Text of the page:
Agents in Tallaght, Clonskeagh and Dun Laoghaire say three-bed semi-detached houses are selling within weeks
It is now taking as little as three weeks to sell a three-bed semi -detached house in parts of Dublin, as rising demand pushes up not just sale prices, but also sale times - informs irishtimes.
Figures from REA agents show that the average three-bed semi-detached in Dublin city now costs € 414,500, a rise of € 10,000 (2.6 per cent) over the last three months and an increase of 14.1 per cent over the past year.
And REA agents in areas of south Dublin such as Tallaght, Clonskeagh and Dun Laoghaire are reporting that properties which took seven weeks to sell a year ago, are now moving to sale agreed in 21 days.
Around the country, the average semi-detached house nationally now costs € 215,269 – an increase of 2.5 per cent on the first quarter figure of € 209,944. Overall, the average house price across the country has risen by 11.2 per cent over the past 12 months – in contrast to the 4.5 per cent increase registered to the full year to June 2016.
The commuter counties Louth, Meath, Kildare, Wicklow, Carlow and Laois continued to rebound after a relatively static end to 2016, and saw an increase of 2.6 per cent in the quarter, with the average house now selling for € 223,267.
Prices in the major cities of Cork, Galway, Limerick and Waterford rose by 1.9 per cent in Q2 and 9 per cent on the year, the survey found.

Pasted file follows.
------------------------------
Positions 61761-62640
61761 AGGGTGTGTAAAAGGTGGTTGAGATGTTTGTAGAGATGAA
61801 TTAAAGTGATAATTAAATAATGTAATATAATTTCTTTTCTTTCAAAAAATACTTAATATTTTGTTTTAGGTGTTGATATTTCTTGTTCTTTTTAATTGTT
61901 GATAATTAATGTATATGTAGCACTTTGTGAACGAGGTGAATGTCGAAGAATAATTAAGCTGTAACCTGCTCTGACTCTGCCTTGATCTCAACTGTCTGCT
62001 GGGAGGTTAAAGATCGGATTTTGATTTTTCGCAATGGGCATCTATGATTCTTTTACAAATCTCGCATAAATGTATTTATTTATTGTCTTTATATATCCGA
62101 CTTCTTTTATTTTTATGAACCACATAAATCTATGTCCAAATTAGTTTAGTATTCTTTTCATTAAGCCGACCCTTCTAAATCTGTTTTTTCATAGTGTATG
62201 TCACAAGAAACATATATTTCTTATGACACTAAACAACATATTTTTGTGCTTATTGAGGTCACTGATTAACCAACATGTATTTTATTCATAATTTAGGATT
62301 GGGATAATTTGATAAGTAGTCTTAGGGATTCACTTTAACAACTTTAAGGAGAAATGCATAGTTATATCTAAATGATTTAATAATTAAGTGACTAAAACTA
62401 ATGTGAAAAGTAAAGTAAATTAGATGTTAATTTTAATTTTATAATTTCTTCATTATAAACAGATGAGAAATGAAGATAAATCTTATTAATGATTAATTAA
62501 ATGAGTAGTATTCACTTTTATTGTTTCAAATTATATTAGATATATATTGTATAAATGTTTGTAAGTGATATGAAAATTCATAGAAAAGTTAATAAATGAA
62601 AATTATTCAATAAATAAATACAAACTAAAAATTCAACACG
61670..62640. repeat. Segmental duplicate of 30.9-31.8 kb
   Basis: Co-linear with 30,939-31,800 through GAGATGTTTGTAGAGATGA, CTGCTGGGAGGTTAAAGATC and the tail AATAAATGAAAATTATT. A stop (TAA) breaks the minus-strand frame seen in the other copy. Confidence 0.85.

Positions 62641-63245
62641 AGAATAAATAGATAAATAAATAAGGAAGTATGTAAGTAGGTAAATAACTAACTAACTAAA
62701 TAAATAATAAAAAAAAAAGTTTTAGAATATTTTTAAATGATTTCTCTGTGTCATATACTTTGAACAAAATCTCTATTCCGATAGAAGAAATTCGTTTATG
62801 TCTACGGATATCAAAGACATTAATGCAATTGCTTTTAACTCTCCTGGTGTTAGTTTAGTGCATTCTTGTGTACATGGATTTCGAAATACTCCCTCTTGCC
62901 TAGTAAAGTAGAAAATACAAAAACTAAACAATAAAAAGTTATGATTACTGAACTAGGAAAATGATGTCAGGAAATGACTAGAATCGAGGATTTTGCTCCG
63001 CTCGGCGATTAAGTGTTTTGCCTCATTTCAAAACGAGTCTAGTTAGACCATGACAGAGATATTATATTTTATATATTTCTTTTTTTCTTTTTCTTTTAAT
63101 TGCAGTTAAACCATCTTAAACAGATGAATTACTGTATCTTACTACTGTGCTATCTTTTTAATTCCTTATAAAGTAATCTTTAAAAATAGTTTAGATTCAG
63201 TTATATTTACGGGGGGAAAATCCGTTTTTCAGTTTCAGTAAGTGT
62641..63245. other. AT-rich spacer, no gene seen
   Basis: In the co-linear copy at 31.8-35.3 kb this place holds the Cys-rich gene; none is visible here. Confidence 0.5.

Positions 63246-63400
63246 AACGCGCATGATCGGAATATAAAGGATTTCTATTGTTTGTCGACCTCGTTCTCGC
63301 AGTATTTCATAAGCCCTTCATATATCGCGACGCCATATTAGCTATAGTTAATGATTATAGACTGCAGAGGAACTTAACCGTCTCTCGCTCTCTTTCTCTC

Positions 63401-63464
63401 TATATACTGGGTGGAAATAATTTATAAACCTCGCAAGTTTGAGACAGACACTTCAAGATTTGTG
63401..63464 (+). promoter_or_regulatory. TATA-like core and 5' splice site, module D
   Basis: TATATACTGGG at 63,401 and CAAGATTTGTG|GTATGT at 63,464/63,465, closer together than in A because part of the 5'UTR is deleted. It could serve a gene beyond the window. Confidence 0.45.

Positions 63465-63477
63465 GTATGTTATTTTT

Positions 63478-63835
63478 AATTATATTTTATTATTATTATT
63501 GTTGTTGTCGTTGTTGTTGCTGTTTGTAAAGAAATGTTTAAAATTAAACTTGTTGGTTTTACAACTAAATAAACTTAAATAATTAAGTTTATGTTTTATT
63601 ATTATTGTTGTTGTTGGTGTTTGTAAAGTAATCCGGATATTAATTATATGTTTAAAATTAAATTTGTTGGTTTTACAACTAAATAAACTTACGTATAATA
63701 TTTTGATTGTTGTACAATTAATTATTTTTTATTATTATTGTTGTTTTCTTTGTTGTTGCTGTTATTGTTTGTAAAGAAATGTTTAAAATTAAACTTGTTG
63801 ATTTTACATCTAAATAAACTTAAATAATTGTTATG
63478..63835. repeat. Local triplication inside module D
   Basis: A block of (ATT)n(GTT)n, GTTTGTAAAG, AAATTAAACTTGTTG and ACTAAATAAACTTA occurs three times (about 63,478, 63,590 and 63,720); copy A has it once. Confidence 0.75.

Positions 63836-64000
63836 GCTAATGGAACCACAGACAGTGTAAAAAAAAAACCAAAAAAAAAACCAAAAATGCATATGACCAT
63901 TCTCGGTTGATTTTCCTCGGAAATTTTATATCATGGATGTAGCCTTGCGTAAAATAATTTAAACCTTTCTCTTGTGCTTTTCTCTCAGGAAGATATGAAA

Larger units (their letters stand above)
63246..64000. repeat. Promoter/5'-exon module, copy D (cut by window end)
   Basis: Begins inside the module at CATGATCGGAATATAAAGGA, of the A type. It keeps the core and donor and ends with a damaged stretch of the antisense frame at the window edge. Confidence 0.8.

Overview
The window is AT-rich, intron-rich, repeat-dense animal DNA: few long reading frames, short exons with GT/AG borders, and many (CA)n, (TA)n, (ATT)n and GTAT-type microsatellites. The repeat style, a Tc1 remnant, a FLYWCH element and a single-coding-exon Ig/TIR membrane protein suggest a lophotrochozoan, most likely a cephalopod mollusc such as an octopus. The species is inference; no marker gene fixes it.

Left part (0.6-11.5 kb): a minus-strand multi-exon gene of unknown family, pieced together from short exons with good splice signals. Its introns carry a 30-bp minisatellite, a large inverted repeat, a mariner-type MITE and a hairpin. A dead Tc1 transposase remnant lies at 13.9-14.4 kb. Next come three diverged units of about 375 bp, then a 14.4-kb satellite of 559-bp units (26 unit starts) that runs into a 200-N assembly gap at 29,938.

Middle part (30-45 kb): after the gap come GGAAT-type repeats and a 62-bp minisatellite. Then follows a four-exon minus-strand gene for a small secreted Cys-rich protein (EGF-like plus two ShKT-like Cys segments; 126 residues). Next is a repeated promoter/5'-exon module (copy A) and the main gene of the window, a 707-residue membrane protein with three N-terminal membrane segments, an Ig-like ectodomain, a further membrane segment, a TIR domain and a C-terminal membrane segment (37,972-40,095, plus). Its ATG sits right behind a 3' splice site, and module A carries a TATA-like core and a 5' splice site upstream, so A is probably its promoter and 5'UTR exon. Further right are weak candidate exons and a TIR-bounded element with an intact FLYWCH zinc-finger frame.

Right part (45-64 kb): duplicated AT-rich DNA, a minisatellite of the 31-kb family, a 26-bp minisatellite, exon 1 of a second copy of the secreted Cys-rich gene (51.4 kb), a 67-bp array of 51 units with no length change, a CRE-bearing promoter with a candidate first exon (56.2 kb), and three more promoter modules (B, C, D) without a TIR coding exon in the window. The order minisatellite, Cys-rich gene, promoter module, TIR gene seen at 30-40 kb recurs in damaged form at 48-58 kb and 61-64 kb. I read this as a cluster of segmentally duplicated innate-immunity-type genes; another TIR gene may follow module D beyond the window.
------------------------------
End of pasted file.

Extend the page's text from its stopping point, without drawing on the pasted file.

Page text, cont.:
The average three-bed semi now costs € 311,000 in Cork (+2 per cent), € 245,000 in Galway (+2.1 per cent) and € 185,000 in Limerick (+3.9 per cent)
The biggest percentage increases over the past three months came in the country’s smaller rural towns situated outside of Dublin, the commuter belt and the major cities.
Prices here rose by an average of 2.8 per cent over the quarter, with a three-bed semi now costing € 138,183 on average – a rise of 12.3 per cent over the past year.
Brexit hits Border towns
However, it’s not all a tale of soaring prices. Uncertainty over Brexit has resulted in a significant downturn in turnover for agents in some Border areas.
Prices for three bed semis have remained at € 85,000 in south Donegal for the past three quarters, but even this masks a huge drop off in business from the north according to REA McElhinney in Bundoran.
“There is an overall hit to confidence and to people’s willingness to make a major financial commitment to property while there is uncertainty over the border,” said Michael McElhinney.
Help to Buy
Moreover, demand for new builds on the back of Help to Buy is softening the price and demand for second-hand properties in parts of the country.
“Agents have been reporting that where there are new homes available, the price of second-hand properties has been under pressure,” said REA spokesperson Healy Hynes.
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